Dear
All,

A
famous quote about Isidor Isaac Rabi (born American physicist and Nobel
laureate recognized in 1944 for his discovery of nuclear magnetic resonance )

“My
mother made me a scientist without ever intending to. Every other Jewish mother
in Brooklyn would ask her child after school: So? Did you learn anything today?
But not my mother. She would say, "Did you ask a good question
today?" That difference--asking good questions--made me become a
scientist.”

We
all are aware that Problem Solving is the focus of learning and teaching of
Mathematics. However the problems have to be exciting, non-routine and
challenging. In order to get thrill and excitement in Mathematics, students and
teachers have to be trained not only in problem solving, but also in

**Problem Posing in Mathematics**. Posing problems in Mathematics is not as difficult as it may appear, if students can learn some techniques for posing problems.
As
suggested by late Prof. J. N. Kapur, some techniques for posing problems are as
follows:

(i)
Generalising of known
results

(ii)
Extending known results

(iii)
Adding or removing some
of the conditions of the theorem and seeing whether the same result or a
modified result continues to hold under the modified conditions.

(iv)
Combining different
known results to get a new result.

(v)
Finding whether the
converse of a result is true.

(vi)
Finding new proofs of
known results or solving problems by alternative methods.

Here
are some examples:

__Problems posed by attempts to generalise or extend known results:__*(1)*

**Known Result:**

*The roots of quadratic equations.*

**Problems Posed:**

(i) Can we get similar
expressions for the roots of third degree, fourth degree or higher degree
equations?

(ii) Can we say how many
roots will an n

^{th}degree equation have?
(iii) Can we find all the
roots numerically or graphically?

*(2)*

**Known Result:**

*We can in general construct a triangle if three elements of the triangle, including length of one side, are known.*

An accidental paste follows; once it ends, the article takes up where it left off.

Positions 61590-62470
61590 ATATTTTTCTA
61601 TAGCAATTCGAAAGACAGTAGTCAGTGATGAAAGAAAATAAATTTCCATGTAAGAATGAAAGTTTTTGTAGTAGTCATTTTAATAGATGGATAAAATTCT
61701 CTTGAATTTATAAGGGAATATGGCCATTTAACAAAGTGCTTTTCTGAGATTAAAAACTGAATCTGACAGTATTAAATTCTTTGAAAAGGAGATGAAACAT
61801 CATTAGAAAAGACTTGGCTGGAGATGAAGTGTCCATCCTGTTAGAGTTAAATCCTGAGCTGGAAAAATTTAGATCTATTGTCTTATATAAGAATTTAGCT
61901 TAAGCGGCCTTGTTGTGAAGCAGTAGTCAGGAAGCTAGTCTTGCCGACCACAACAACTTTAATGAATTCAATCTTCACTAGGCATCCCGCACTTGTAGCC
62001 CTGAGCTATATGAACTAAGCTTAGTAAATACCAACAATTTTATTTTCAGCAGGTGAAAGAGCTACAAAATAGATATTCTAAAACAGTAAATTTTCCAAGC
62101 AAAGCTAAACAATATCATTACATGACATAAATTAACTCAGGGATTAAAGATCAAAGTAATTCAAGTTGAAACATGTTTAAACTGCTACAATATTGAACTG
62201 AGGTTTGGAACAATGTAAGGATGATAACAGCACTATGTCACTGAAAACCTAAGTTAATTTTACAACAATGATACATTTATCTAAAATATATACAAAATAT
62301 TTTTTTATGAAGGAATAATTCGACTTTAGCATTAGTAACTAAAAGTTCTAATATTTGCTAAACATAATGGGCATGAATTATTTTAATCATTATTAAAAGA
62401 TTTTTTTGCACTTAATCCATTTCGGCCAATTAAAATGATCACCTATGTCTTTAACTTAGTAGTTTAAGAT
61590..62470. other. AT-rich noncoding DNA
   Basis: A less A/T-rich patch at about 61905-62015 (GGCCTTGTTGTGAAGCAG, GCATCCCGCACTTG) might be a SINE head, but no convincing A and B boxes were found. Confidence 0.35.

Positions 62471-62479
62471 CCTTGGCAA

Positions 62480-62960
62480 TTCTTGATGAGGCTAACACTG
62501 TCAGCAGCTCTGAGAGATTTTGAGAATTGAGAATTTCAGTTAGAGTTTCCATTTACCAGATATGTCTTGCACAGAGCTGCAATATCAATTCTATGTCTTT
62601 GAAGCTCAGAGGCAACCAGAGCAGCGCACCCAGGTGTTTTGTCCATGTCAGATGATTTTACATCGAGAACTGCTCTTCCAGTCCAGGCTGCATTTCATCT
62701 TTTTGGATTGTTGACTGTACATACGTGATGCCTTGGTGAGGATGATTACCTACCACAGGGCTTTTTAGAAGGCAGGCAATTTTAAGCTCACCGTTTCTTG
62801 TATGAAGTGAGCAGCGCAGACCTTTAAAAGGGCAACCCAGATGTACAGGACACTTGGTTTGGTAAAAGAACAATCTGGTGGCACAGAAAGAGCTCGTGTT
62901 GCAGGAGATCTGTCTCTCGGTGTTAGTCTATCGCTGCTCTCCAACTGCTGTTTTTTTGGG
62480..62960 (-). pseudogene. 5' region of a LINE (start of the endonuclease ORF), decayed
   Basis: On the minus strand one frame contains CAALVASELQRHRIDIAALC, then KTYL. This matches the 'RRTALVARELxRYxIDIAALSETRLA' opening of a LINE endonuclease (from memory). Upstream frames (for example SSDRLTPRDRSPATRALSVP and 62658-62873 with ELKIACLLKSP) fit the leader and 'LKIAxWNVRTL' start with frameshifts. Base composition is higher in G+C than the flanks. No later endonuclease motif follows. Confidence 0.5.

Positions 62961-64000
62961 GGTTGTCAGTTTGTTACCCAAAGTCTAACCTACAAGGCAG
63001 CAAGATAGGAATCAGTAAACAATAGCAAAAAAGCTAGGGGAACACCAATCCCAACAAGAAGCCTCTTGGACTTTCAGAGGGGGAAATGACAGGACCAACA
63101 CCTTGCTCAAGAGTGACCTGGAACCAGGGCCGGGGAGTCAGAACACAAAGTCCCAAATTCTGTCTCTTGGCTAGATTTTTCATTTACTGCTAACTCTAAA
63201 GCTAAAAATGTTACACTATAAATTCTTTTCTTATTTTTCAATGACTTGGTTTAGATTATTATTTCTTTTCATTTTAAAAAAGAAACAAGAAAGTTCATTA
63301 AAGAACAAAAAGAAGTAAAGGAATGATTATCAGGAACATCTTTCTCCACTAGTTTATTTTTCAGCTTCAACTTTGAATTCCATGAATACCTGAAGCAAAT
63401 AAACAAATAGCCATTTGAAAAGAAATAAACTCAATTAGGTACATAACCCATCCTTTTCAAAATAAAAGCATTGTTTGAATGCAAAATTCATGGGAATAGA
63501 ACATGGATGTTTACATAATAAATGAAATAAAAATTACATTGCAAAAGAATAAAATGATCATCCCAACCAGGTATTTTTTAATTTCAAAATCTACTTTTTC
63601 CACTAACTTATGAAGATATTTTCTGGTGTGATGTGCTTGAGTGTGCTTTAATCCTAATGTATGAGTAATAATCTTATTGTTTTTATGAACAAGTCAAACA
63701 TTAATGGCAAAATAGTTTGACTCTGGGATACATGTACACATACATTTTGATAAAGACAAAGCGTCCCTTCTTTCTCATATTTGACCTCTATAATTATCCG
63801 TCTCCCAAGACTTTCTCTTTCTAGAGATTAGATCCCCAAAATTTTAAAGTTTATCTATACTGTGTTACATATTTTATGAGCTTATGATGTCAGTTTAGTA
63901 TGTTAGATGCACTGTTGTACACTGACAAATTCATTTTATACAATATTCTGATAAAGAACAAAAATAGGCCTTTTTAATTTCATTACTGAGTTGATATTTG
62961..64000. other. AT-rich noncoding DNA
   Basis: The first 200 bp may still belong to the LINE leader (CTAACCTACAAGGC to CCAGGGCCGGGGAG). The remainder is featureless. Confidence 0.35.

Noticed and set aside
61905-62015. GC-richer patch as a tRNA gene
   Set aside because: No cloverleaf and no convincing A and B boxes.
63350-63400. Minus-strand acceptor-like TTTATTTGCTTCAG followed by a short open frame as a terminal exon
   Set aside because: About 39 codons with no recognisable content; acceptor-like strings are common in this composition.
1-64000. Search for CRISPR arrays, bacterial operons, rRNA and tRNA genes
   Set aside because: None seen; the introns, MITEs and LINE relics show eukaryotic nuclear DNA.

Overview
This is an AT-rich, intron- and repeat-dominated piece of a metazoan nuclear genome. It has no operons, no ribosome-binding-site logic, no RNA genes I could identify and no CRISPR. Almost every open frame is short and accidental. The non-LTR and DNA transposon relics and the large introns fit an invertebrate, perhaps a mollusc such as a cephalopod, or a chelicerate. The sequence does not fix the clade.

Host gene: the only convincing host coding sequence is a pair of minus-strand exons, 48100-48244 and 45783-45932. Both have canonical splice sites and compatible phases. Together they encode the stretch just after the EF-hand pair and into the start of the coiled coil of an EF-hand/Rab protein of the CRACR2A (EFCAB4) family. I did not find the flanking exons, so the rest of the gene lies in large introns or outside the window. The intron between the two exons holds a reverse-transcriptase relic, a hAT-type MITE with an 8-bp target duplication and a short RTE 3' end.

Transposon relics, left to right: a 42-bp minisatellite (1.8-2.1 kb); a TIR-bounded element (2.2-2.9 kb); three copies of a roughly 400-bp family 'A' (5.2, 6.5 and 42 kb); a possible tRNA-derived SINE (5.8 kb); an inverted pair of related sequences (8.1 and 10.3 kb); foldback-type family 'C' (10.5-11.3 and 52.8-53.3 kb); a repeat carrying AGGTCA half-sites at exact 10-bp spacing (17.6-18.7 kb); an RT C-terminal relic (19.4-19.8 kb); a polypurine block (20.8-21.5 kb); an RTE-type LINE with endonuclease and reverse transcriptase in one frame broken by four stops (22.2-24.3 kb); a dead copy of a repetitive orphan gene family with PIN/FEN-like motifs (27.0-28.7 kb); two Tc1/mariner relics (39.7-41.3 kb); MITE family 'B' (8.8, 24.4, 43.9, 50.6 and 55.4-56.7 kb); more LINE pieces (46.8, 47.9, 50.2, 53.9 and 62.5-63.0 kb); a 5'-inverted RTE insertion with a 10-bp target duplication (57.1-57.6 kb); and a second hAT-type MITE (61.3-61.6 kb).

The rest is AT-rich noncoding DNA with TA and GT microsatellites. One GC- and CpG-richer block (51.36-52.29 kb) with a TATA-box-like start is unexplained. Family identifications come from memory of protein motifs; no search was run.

**Problems Posed:**

(i)
Can we construct a
quadrilateral if the lengths of the four sides are given or if any four
elements out of the lengths of four sides, lengths of two diagonals, the
magnitudes of four angles are given?

(i) Do we require more than 4 elements for
constructing a unique quadrilateral?

(ii)
Similarly for a
pentagon, how many elements should be given?

(3)

**Known Result:**The sum of squares and cubes of the first*n*natural numbers.**Problems Posed:**

(i)
Can we find the sum of

*r*^{th}powers of the first*n*natural numbers where*r*= 4, 5, 6, …
for reference click here

(4)

**Known Result:**Given two positive numbers*a*and*b*, we can find their HCF (*h*) and LCM (*l*).**Problems Posed:**

(i)
Given

*h*and*l*, can we find*a*and*b*?
(ii)
Given

*h*and*a*, we can find*l*and*b*?
(iii)
Given any two of

*a, b, h, l,*can we find the other two?
(5)

**Known Result:**The area of the square on the hypotenuse of a right-angled triangle is equal to sum of the areas on the two sides of the right-angled triangle.**Problems Posed:**

(i)
Will the same result
hold if we construct semicircles or similar triangles or equilateral triangles
or regular hexagons on the three sides?

(ii)
For what other shapes
will the same result hold?

for
reference click here

__Posing new problems via Inverse Problems:__
(1)

**Known Result:**For a given value of*x*the value of*sin x, cos x, tan x*are known.**Problems Posed:**

(i)
Given the value of

*sin x*or*cos x*or*tan x*, find the value of*x*. (This solution is not unique and this led to the development of theory of inverse trigonometric functions.
(2)

**Known Result:**Given a function*f(x),*find its derivative.**Problems Posed:**

(i)
Given the derivative,
find the function of which it is the derivative. (Obviously there will be
infinitely many answers are possible).

These
are only sample problems provided. One may now begin to think of similar and
other such problems to arouse curiosity in Mathematics. We may not know all the
answers to the problems posed by us or others. But it is certain in search of
answers there will surely be a great deal of learning.

It
is said that “Focus on the journey, not the destination. Joy is found not in
finishing an activity but in doing it”.

Do give your reflections, ideas, suggestions in comment section.

Do give your reflections, ideas, suggestions in comment section.